Mindfulness has entered the mainstream.  There is hardly a leadership programme that does not include it.   Major plcs as diverse as PWC, Glaxo SmithKline and Google provide programmes and even special space for mindfulness breaks during the day.  Harvard University offers it to students, and  state schools include it as part of examination preparation.  The 8 week programme of Mindfulness Based Stress Reduction (MBSR) developed by Jon Kabat Zinn to help clients with symptoms of stress and anxiety is now offered far beyond its original mental health setting.  When high street retailer, Tesco, teaches mindfulness to staff at store level it is a signal that it is now so commonplace that a backlash is inevitable, and it is beginning to happen.  Why is that?  There is plentiful evidence of its efficacy when it becomes a committed practice.  There are MRI scans which show how by regular mindfulness practice the brain is changed to think more positively,   but the truth is most of us are not committed practitioners.  We enjoy it whilst on a programme and when done with others.   We recognise its value at times of stress, and then we forget.  It takes up too much time, it becomes another thing to do, or our practice is so intermittent that we feel little value.  Who am I talking about when I write this – me.  I have done the 8 week programme, I have downloaded guided meditations, I have numerous mindfulness books sitting on the shelf, and yet I don’t continue to do the work.  It’s not because I don’t need to, it’s because I am a natural resister of regular disciplines.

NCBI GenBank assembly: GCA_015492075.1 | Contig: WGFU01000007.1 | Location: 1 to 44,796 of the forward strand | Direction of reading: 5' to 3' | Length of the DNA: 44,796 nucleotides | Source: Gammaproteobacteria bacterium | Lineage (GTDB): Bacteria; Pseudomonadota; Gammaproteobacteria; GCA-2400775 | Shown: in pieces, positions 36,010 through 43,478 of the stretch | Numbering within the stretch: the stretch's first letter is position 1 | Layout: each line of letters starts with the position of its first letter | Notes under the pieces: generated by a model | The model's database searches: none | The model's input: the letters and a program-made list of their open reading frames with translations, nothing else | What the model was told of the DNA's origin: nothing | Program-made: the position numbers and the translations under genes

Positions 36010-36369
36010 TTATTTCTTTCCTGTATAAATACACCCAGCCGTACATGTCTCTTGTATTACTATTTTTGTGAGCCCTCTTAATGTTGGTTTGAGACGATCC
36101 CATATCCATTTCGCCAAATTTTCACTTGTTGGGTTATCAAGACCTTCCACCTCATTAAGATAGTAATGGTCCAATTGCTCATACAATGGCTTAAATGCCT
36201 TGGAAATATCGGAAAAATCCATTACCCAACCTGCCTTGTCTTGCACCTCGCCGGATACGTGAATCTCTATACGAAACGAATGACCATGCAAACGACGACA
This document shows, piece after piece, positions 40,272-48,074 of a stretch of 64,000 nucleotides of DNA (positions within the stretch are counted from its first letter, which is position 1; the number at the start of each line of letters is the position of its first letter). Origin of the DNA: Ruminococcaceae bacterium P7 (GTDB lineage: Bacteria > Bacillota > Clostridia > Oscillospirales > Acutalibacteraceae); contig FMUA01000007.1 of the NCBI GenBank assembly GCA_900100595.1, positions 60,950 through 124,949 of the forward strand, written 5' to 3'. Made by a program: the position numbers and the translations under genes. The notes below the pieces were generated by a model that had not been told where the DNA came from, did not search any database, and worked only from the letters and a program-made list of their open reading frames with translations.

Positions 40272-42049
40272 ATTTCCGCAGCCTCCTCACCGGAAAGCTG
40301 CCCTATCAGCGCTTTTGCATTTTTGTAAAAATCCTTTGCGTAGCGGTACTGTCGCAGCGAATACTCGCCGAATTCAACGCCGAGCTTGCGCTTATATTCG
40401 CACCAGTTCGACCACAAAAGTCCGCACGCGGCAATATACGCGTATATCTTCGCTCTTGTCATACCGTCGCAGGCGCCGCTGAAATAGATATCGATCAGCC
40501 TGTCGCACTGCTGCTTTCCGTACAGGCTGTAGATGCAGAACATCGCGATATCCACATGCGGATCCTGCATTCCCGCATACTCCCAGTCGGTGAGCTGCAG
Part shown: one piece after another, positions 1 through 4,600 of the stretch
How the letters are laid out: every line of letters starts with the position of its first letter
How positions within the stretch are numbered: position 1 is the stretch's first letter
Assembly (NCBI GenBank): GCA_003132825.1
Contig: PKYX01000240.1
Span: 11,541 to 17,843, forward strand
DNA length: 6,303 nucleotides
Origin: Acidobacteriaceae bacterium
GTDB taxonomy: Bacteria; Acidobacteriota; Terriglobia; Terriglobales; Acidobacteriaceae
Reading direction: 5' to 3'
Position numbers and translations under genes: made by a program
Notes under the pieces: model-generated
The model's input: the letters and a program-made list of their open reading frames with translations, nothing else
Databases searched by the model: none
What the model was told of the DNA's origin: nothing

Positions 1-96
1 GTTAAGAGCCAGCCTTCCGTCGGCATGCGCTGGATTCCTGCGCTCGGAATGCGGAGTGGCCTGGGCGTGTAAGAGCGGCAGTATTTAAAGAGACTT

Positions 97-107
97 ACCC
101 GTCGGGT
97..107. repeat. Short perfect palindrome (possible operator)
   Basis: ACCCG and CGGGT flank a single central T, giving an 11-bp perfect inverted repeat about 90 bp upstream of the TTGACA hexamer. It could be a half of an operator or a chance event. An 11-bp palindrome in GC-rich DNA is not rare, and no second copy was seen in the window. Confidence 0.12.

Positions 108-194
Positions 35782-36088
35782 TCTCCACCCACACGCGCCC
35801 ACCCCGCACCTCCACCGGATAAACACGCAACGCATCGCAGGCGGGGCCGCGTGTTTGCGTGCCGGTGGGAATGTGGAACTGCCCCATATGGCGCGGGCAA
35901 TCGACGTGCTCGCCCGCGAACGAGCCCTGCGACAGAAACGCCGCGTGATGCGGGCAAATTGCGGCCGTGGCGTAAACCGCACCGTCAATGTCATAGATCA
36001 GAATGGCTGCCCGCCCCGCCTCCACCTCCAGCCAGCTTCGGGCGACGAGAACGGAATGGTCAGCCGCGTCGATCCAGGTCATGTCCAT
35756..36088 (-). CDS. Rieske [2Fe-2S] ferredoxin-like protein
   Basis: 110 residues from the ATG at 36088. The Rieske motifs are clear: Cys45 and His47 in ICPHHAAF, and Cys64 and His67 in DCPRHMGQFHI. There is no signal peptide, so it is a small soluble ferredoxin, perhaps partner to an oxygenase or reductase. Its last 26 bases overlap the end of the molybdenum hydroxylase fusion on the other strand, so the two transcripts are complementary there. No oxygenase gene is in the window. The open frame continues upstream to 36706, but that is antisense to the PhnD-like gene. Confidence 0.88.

I kept my sloth quiet when amongst those committed to mindfulness, until I found an ally in the work of Emma Young.  Her book ‘Sane’: written by a science and health journalist who shows a resistance to doing many of the things which she is told she should do in the name of well being struck a chord in me.  In setting out to establish what really works and is supported by science, she filters out many of the contradictory messages we are given, and identifies the essentials for improving mental strength.  Inevitably, she examines mindfulness, and concludes after talking with a range of researchers,  that it is the disruption to mental thought processes which is key.  Some may get it from mindfulness, others from running, playing a musical instrument, or making a cake.  It is the value of the activity in keeping us in the moment, undistracted from any other thought or concern that gives the activity its recuperative power.